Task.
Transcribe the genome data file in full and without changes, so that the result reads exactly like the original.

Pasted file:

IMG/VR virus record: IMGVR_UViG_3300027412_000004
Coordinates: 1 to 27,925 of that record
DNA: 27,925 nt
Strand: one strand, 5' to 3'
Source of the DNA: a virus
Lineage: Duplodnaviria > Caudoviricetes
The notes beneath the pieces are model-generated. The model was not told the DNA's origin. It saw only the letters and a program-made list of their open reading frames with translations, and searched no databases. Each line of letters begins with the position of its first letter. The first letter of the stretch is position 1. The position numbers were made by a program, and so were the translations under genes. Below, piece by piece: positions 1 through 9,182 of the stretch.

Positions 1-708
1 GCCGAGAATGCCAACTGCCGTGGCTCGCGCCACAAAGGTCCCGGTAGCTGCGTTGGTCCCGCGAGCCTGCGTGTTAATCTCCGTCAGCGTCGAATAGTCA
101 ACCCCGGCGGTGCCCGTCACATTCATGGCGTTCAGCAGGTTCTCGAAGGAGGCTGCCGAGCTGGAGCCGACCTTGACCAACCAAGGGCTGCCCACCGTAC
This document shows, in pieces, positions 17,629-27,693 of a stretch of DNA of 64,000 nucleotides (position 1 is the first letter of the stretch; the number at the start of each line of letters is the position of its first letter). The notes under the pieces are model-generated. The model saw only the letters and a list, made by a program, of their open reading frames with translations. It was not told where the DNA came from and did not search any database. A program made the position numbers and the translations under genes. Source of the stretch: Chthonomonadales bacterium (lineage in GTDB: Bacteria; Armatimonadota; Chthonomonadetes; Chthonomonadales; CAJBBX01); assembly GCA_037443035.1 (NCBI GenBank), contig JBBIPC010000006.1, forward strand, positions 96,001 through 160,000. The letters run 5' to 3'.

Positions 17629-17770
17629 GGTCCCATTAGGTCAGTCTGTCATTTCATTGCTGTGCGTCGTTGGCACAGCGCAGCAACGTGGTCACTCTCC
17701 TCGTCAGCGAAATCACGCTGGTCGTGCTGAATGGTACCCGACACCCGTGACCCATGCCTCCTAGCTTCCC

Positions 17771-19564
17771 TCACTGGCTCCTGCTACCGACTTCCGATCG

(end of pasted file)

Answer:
IMG/VR virus record: IMGVR_UViG_3300027412_000004
Coordinates: 1 to 27,925 of that record
DNA: 27,925 nt
Strand: one strand, 5' to 3'
Source of the DNA: a virus
Lineage: Duplodnaviria > Caudoviricetes
The notes beneath the pieces are model-generated. The model was not told the DNA's origin. It saw only the letters and a program-made list of their open reading frames with translations, and searched no databases. Each line of letters begins with the position of its first letter. The first letter of the stretch is position 1. The position numbers were made by a program, and so were the translations under genes. Below, piece by piece: positions 1 through 9,182 of the stretch.

Positions 1-708
1 GCCGAGAATGCCAACTGCCGTGGCTCGCGCCACAAAGGTCCCGGTAGCTGCGTTGGTCCCGCGAGCCTGCGTGTTAATCTCCGTCAGCGTCGAATAGTCA
101 ACCCCGGCGGTGCCCGTCACATTCATGGCGTTCAGCAGGTTCTCGAAGGAGGCTGCCGAGCTGGAGCCGACCTTGACCAACCAAGGGCTGCCCACCGTAC
This document shows, in pieces, positions 17,629-27,693 of a stretch of DNA of 64,000 nucleotides (position 1 is the first letter of the stretch; the number at the start of each line of letters is the position of its first letter). The notes under the pieces are model-generated. The model saw only the letters and a list, made by a program, of their open reading frames with translations. It was not told where the DNA came from and did not search any database. A program made the position numbers and the translations under genes. Source of the stretch: Chthonomonadales bacterium (lineage in GTDB: Bacteria; Armatimonadota; Chthonomonadetes; Chthonomonadales; CAJBBX01); assembly GCA_037443035.1 (NCBI GenBank), contig JBBIPC010000006.1, forward strand, positions 96,001 through 160,000. The letters run 5' to 3'.

Positions 17629-17770
17629 GGTCCCATTAGGTCAGTCTGTCATTTCATTGCTGTGCGTCGTTGGCACAGCGCAGCAACGTGGTCACTCTCC
17701 TCGTCAGCGAAATCACGCTGGTCGTGCTGAATGGTACCCGACACCCGTGACCCATGCCTCCTAGCTTCCC

Positions 17771-19564
17771 TCACTGGCTCCTGCTACCGACTTCCGATCG